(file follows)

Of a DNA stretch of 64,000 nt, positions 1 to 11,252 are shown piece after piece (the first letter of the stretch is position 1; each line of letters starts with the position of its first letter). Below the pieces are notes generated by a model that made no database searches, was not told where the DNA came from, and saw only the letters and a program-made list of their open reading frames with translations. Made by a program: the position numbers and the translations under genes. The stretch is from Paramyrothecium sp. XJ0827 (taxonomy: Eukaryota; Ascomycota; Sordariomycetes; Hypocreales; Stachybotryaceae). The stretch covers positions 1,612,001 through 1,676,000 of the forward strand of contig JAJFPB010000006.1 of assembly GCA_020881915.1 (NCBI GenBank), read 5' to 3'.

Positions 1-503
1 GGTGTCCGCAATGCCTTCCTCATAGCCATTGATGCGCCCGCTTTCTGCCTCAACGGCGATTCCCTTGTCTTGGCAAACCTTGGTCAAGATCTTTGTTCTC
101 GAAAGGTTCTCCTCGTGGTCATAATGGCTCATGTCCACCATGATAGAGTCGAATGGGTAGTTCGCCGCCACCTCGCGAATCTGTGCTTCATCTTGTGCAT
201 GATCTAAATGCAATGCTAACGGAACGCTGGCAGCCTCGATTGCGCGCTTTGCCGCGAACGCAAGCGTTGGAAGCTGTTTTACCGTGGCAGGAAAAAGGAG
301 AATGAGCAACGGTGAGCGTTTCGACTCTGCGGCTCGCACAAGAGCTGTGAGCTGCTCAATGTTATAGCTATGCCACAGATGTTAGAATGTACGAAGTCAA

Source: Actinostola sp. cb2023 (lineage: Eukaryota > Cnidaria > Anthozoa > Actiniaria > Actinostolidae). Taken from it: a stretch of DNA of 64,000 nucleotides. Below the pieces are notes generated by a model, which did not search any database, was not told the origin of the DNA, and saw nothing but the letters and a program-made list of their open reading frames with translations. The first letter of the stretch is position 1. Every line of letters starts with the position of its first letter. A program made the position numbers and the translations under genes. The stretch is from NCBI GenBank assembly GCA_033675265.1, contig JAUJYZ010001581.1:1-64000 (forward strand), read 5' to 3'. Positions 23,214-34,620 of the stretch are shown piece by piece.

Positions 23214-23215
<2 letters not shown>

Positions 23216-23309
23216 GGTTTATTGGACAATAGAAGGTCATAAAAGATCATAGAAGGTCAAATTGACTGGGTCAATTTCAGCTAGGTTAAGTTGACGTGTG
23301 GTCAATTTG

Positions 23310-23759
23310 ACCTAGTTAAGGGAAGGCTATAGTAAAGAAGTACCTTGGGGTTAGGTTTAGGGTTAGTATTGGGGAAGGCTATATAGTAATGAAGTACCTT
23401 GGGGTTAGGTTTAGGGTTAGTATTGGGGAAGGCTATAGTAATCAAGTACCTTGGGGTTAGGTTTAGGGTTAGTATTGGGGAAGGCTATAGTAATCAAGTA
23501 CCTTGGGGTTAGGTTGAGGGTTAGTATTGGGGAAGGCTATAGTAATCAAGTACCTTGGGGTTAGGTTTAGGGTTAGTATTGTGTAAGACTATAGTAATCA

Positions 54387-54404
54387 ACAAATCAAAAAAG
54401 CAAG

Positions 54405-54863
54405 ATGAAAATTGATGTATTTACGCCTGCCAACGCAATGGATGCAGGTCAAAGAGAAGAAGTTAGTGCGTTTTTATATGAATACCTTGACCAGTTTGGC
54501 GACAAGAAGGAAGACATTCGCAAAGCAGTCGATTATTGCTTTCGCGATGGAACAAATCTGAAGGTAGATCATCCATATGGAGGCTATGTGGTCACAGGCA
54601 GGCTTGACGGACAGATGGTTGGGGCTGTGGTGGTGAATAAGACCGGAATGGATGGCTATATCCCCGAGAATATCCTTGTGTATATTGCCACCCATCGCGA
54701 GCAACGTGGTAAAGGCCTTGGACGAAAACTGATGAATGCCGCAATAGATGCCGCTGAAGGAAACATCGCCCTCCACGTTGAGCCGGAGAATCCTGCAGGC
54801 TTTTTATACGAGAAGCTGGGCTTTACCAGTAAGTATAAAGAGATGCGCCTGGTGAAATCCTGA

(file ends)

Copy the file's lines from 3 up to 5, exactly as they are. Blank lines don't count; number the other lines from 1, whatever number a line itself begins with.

1 GGTGTCCGCAATGCCTTCCTCATAGCCATTGATGCGCCCGCTTTCTGCCTCAACGGCGATTCCCTTGTCTTGGCAAACCTTGGTCAAGATCTTTGTTCTC
101 GAAAGGTTCTCCTCGTGGTCATAATGGCTCATGTCCACCATGATAGAGTCGAATGGGTAGTTCGCCGCCACCTCGCGAATCTGTGCTTCATCTTGTGCAT
201 GATCTAAATGCAATGCTAACGGAACGCTGGCAGCCTCGATTGCGCGCTTTGCCGCGAACGCAAGCGTTGGAAGCTGTTTTACCGTGGCAGGAAAAAGGAG